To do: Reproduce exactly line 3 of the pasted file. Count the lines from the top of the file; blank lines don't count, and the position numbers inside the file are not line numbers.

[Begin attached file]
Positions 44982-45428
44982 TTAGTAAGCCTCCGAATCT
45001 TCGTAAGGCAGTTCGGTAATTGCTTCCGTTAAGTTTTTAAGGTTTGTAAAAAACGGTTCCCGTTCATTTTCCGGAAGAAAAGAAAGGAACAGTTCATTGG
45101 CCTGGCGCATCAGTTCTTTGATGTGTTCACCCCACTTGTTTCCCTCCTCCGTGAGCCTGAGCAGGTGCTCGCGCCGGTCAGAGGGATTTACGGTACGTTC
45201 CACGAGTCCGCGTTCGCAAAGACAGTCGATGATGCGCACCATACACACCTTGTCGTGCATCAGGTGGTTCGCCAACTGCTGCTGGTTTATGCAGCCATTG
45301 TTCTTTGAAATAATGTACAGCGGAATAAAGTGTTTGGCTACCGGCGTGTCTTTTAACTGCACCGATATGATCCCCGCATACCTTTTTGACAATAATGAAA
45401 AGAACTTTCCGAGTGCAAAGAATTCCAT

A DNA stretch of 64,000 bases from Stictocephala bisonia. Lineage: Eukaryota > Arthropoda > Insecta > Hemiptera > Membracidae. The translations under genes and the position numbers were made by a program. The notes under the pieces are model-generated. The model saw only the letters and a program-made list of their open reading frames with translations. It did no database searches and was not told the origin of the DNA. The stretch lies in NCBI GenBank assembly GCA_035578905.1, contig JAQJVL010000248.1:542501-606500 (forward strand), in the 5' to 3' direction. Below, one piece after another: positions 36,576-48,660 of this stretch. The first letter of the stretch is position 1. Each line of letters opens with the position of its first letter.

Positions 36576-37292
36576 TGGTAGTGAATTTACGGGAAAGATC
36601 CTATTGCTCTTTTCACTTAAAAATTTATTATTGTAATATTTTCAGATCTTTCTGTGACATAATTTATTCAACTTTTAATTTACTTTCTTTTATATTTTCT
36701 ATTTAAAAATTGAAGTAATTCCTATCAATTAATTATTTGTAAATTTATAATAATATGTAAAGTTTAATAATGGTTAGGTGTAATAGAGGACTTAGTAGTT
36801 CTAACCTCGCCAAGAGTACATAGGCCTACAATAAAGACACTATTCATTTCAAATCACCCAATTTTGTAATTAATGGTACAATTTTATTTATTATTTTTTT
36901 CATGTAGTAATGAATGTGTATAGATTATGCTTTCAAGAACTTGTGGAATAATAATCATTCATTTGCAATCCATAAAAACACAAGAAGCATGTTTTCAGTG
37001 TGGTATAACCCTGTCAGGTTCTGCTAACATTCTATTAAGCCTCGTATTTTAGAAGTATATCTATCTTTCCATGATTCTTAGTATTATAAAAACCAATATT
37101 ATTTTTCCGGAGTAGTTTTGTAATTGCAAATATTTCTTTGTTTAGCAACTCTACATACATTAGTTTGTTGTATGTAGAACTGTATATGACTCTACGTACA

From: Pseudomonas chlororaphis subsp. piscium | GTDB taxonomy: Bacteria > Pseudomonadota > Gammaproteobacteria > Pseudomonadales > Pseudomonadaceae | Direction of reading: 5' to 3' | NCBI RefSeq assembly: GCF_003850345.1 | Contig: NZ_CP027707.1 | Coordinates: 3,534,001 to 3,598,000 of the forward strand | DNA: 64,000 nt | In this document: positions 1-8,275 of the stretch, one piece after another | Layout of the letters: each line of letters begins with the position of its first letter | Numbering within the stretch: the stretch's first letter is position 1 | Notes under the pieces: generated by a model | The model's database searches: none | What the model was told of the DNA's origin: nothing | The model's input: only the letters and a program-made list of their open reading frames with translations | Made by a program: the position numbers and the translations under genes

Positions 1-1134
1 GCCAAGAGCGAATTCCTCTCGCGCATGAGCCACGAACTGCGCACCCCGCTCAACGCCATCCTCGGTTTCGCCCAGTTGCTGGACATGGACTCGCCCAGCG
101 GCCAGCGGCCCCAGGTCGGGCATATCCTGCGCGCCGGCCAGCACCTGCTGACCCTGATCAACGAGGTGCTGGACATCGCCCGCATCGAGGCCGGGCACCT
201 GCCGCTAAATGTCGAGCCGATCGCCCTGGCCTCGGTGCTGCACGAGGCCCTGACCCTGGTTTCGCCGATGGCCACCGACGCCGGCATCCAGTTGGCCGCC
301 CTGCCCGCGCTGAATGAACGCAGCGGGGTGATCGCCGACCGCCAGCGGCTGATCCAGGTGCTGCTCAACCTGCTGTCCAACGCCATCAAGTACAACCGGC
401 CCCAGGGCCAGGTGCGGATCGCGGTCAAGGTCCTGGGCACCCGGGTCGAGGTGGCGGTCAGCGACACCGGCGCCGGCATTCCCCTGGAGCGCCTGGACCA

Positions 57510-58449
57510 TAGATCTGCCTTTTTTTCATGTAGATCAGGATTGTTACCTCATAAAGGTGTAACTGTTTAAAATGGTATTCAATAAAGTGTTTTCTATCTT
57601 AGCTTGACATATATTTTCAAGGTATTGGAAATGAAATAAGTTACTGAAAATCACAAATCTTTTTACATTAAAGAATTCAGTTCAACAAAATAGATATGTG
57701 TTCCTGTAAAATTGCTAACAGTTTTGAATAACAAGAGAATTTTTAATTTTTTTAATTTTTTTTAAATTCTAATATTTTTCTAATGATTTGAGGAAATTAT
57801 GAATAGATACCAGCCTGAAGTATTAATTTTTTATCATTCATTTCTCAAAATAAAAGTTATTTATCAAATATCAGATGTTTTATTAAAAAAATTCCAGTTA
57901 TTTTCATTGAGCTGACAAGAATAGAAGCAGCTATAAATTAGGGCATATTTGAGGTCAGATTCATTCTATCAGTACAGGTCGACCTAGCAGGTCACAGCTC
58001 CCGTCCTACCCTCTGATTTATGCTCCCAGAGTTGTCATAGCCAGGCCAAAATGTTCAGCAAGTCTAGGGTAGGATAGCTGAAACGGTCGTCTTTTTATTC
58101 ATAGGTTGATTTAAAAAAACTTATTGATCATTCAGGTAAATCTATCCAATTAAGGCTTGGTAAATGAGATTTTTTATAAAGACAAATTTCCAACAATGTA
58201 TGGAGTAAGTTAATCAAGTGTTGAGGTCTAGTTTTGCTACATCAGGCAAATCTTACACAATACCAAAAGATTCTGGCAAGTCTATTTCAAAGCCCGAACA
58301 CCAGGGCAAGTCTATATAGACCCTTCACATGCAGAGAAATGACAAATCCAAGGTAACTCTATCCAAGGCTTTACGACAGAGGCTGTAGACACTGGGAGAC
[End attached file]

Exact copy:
45001 TCGTAAGGCAGTTCGGTAATTGCTTCCGTTAAGTTTTTAAGGTTTGTAAAAAACGGTTCCCGTTCATTTTCCGGAAGAAAAGAAAGGAACAGTTCATTGG